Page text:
Before reading this post, please go through my previous at “JMS Administered Objects and JMS Message” to understand some JMS Basic concepts.
In this post we are going to discuss about JMS Architecture that is how JMS Systems interact each other Asynchronously.
Table of Contents
Post Brief TOC:
- JMS API Architecture
- Common Steps in a Messaging System
- High-Level JMS Architecture
- Low-Level JMS Architecture
- JMS API Architecture
The following diagram shows a Typical Messaging System/JMS System Architecture in detail:
Both JMS Messaging models( P2P Model and Pub/Sub model) follow the same Architecture. They only differ in Destination types, which are used to exchange messages.
Common Steps in a Messaging System:
- System Administrator uses JMS Provider provided Admin Console and configures all required administered objects like ConnectionFactory and Destinations in JNDI Repository of JMS Provider.
- Application Developer writes Producer and Consumer application and deploy it into Server.
- When client access JMS Sender component(program), JMS Sender lookups Administered Objects from JMS Provider JNDI Register and send messages to the Destination (example Queue).
- JMS Destination (either Queue or Topic) holds all JMS Messages (which are sent by JMS Sender) until they are consumed by Consumer.
- When client access JMS Receiver component(program), JMS Receiver lookups Administered Objects from JMS Provider JNDI Register and receive messages from the Destination (example Queue).
- If the Messaging system(that is Server) crashes for some reasons, then System Administrator uses JMS Provider Admin Console to monitor, find the root cause of the problem, and restore messages into JMS Destinations.
- If there are any undelivered JMS Messages in Destinations (because of some Message Contract between Messaging systems), then System Administrator uses JMS Provider Admin Console to fix those message contract issues and re-send them into Destinations so that target Consumer can receive those messages and process them.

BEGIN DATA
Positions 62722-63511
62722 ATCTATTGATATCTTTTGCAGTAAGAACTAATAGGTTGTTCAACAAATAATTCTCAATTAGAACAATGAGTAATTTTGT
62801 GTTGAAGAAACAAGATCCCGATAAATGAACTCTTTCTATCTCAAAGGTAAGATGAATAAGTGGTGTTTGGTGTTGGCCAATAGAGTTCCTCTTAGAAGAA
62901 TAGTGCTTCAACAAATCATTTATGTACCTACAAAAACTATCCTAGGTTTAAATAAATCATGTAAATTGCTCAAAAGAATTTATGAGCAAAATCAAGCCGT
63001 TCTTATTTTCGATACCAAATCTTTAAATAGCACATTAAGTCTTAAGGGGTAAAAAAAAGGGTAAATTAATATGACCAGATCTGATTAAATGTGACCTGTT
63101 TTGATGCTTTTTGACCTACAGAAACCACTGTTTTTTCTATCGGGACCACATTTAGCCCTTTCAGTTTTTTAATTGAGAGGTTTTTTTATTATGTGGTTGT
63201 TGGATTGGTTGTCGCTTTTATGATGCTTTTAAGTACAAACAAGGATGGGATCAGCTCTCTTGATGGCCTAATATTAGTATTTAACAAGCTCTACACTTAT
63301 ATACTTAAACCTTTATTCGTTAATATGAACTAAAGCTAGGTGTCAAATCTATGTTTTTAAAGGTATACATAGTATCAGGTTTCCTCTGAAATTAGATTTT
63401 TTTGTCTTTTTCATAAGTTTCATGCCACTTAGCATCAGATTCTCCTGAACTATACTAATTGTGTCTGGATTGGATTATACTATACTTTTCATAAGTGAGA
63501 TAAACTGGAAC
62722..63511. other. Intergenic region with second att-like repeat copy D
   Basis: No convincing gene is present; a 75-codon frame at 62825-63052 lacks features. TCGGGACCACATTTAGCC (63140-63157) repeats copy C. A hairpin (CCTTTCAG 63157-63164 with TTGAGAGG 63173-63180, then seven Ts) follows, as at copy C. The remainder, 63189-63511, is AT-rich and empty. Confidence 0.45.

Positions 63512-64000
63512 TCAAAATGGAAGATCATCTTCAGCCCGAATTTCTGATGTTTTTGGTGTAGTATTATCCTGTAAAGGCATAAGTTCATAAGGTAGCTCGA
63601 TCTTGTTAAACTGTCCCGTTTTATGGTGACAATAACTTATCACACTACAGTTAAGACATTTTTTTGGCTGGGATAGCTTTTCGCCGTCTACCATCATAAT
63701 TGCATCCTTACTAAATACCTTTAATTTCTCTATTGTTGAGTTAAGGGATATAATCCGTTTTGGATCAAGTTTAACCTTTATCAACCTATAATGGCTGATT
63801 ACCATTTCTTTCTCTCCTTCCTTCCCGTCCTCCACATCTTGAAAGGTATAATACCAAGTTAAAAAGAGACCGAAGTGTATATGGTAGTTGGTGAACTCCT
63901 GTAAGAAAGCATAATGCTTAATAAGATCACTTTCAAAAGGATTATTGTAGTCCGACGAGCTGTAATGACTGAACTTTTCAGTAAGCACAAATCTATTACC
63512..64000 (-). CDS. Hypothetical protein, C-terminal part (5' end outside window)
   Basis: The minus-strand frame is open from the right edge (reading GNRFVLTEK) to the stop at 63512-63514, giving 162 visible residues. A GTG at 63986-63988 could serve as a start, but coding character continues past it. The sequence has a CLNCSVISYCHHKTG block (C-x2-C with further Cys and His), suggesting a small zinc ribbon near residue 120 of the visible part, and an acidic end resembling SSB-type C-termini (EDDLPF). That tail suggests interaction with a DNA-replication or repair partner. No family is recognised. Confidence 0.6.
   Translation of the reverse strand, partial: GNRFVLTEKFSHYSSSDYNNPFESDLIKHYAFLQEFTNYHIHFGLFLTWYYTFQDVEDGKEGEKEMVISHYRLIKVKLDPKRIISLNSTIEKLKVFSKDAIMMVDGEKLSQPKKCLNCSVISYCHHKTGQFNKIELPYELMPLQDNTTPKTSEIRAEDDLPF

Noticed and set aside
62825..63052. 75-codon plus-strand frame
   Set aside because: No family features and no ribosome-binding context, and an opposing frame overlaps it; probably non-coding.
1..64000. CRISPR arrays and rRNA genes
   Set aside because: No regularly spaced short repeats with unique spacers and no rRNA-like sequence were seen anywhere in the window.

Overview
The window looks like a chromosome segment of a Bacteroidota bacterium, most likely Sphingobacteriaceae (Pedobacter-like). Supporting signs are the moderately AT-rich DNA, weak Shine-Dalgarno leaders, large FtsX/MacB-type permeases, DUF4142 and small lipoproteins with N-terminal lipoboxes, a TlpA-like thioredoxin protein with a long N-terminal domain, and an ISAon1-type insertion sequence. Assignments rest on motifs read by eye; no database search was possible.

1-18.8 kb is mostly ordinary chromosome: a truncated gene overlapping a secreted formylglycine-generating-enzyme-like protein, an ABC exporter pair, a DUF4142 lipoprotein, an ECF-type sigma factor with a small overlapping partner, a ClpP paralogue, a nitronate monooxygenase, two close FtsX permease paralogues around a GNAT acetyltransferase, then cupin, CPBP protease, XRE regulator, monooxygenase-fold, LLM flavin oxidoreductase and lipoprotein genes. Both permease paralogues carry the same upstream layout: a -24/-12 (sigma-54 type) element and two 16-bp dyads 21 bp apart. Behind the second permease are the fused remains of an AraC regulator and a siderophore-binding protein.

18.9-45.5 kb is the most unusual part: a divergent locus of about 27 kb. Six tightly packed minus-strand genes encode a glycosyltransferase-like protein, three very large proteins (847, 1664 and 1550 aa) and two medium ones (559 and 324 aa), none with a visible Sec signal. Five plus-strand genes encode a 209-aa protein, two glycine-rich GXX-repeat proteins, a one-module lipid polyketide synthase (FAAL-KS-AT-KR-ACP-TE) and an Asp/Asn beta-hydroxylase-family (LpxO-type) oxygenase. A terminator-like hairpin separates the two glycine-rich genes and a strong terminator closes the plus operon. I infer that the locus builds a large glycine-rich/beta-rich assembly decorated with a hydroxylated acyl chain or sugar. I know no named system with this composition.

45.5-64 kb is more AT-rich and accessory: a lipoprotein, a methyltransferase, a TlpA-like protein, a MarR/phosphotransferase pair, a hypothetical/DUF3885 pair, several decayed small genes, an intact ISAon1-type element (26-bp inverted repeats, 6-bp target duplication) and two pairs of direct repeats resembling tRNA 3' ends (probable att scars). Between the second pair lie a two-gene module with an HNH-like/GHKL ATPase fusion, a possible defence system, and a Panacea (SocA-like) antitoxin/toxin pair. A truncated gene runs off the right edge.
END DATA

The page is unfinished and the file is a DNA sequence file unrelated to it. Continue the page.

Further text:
- If we use Durable or Persistent Destinations, then JMS Server uses JMS Stores to store undelivered messages.
- Durable or Persistent Destination stores messages until they deliver to all Subscribers and receive ACK from them.
- JMS Stores may be some kind of Flat Data files or some JMS Servers uses some kind of databases to store messages. Flat Data files may be XML files or text files.
In Java EE 7 based applications, JMS Clients (JMS Sender or Receiver) do not lookup administered objects from JMS Provider.
Instead, JMS Provider will inject them into JMS clients at required places by using Dependency Injection. We will discuss on this technique in advanced topics.
High-Level JMS Architecture
Typical JMS Applications have the following High-Level Architecture.
JAVA Sender Application uses JMS API to create Connection with JMS Server, create JMS Message and Send those to Destination.
In the same way, JAVA Receiver Application uses JMS API to create Connection with JMS Server, receive JMS Message and Send ACK (Acknowledgement) to Sender.
Low-Level JMS Architecture
Typical JMS Applications have the following Low-Level Architecture.
As shown in the above diagram, we can use same JMS Application in any JMS Provider with some minimal configurations at Server side.
JMS API Architecture
JMS API follows almost similar architecture. First Creating Connection with JMS Server then preparing Message/Receiving Message, process Message and closing Connection.
The JMS Sender API Architecture
The JMS Receiver API Architecture
We will discuss JMS Sender and Receiver API in-depth in my coming posts.
That’s it all about JMS Architecture. We will discuss some more JMS Concepts in my coming posts.
Please drop me a comment if you like my post or have any issues/suggestions.